Millennials get a bad rap. Older generations have accused them of everything from reducing the country’s demand for napkins to closing chain restaurants to cutting the number of potential employees for the oil industry because of its bad image. People have even told them to stop eating avocado toast so they can save up to buy a home instead — seriously.
So, with all this negative press, it might come as a shock that millennials are revolutionizing one area in a real and positive way: cooking at home. Yes, more and more millennials are turning to their kitchens for sustenance instead of heading out to restaurants. And there are plenty of good reasons for that choice.
They Like to Eat Healthily
When going out to eat at a restaurant, gluttony is almost a given. You might start your meal with a cheese-laden appetizer, or wait until the super-sized main course arrives. After that, you could finish off the evening with a sugary dessert or grab another high-calorie alcoholic beverage to finish off the night. No matter how your night goes, one thing is for sure: It’s going to be indulgent.
And that’s precisely why millennials have made a point to eat at home. For starters, they don’t want all the calories and fat content that hide in restaurant meals. Millennials also strive to stay away from artificial ingredients and food additives. Instead, they tend to favor whole, natural foods like fresh produce, full-fat dairy and responsibly sourced meats.
They Like to Save Time
It might seem counterintuitive: Dining out saves time, right? But millennials have found ways to streamline their cooking process, so they can eat whole foods at home without slaving away in the kitchen for hours on end.
Their trick? Meal-prepping. This process requires a few steps, but the payoff is convenient, hearty meals all week long. After figuring out a week’s menu, you’ll break down the exact ingredients you need to make your foodie dreams a reality. Then, you’ll spend Sunday afternoon prepping your meals for the week ahead. You can also plan to pick up semi-homemade elements, such as a rotisserie chicken you can serve with home-cooked veggies. It’s still healthy, filling and quick, without coming from a fast-food chain or restaurant kitchen.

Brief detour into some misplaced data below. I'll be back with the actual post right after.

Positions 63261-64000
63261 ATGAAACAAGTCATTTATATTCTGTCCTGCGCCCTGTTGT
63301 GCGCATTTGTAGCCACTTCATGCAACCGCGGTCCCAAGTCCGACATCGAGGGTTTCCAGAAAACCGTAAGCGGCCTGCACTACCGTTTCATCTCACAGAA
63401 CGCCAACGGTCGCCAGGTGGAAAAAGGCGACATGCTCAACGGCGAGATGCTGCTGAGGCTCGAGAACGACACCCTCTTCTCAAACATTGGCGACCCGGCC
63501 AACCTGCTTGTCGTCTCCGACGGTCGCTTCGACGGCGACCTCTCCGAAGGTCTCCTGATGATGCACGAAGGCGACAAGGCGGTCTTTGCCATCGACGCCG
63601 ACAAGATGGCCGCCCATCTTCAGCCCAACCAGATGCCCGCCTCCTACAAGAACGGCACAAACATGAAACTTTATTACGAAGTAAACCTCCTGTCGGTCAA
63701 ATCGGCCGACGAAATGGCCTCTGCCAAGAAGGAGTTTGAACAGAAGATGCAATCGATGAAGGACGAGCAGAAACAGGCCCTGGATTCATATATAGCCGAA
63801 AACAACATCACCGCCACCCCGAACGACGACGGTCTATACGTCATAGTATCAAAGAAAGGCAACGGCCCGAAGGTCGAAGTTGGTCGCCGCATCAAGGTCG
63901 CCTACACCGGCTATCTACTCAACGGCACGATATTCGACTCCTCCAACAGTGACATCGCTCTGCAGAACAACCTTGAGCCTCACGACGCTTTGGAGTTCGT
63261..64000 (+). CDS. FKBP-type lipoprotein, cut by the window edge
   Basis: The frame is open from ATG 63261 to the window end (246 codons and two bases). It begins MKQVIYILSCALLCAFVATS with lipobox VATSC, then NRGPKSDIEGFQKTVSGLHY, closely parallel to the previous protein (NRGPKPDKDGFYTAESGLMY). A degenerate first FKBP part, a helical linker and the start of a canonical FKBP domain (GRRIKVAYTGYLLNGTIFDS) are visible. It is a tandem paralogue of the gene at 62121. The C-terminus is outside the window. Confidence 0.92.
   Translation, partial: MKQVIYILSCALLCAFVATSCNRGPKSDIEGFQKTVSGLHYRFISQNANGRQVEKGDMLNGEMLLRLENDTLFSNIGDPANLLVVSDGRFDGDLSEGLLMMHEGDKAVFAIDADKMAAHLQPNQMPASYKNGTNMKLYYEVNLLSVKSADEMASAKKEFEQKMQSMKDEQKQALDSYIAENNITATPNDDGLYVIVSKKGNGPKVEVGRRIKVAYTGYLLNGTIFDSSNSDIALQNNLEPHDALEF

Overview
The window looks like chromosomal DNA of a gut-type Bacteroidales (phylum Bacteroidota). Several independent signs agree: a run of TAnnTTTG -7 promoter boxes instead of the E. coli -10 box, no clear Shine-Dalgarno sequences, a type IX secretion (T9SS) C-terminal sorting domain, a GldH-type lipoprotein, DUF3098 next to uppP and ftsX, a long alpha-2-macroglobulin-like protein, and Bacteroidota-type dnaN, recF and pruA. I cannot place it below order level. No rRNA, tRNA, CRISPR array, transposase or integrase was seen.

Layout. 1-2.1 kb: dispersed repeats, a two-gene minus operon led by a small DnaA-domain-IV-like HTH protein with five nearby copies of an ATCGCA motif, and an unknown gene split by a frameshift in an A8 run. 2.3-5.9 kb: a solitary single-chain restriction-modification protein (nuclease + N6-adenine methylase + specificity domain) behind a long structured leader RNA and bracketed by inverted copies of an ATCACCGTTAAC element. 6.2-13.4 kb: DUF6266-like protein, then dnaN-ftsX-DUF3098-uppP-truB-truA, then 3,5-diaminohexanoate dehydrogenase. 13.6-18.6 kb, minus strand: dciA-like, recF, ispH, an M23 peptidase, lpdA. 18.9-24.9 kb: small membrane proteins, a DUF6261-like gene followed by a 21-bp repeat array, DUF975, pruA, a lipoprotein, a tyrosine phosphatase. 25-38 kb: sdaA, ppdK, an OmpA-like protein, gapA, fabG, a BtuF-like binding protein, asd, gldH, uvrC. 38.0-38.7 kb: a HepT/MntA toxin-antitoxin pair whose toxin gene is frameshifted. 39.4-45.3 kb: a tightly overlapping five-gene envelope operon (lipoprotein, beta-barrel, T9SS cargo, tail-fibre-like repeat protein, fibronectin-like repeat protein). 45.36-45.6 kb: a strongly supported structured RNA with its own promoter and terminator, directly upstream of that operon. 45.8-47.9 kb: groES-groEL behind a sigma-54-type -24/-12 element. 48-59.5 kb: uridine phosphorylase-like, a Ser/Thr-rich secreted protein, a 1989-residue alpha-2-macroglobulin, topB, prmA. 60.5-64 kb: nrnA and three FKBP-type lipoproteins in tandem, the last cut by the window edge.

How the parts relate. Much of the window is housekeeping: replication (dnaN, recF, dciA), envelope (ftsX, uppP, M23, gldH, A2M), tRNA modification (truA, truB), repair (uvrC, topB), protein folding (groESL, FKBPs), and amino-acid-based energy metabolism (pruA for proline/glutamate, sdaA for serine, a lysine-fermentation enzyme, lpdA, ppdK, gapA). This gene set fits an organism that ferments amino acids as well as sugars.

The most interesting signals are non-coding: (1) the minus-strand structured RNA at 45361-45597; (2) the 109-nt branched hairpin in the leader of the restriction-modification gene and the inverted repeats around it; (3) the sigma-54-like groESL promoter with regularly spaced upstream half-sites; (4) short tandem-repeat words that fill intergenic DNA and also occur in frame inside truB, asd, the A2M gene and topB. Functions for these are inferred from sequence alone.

They Like to Cut Costs
For all the aforementioned flack millennials receive about their spending habits, the truth is, they are pretty cost-conscious. They have student loans to worry about, plus, many are saving up to buy a place or renovate a property into their dream home. Their tactics are working, too, as recent reports show millennials are saving twice as much as the baby boom generation.
Dining at home fits well into that cost-cutting narrative. Take, for example, a millennial who lives solo and cooks for one. Dinner and a drink at a restaurant can easily cost upwards of $20 — which could be enough for a week’s worth of groceries and meal-prep materials. Rather than spending their disposable income on meals out, then, millennials are trading dinner dates for home cooking to put their money to what they see as better use.
They Like to Try New Things
Finally, millennials are super-adventurous. Of course, this seems to fit more with a generation that loves to go out and try new restaurants. This is the case for some. But, for others, adventurousness takes root differently: Instead, they prefer to experiment with new food preparation methods and new cuisines at home.
On top of that, millennials love watching celebrity chefs, and they tend to follow food bloggers online and on apps like Instagram. All this inspiration entices them to whip up a new recipe for themselves or to impress friends and family. They may even share their creations on social media.
They can certainly do this while visiting a restaurant, and many a millennial’s online presence includes pictures of food or artsy cups of coffee. But because this generation wants to prove they’re trying new things, it makes the adventure all the more authentic if they put together different dinners with their own two hands.
They Like to Eat Well
Whether they’re smartly meal-prepping, choosing body-bettering recipes, saving costs by cooking in bulk or trying a new cuisine at home, one thing is for sure: Millennials like to eat well. And, in their 20-something years of life, they’ve already the mastered the art of doing so.
Despite the negative press coverage of this generation, everyone could learn a thing or two from millennials’ love of life. They enjoy every moment to the fullest, but in the smartest way possible. And it appears all that joy stems from the kitchen — which means it’s easy for everyone to replicate.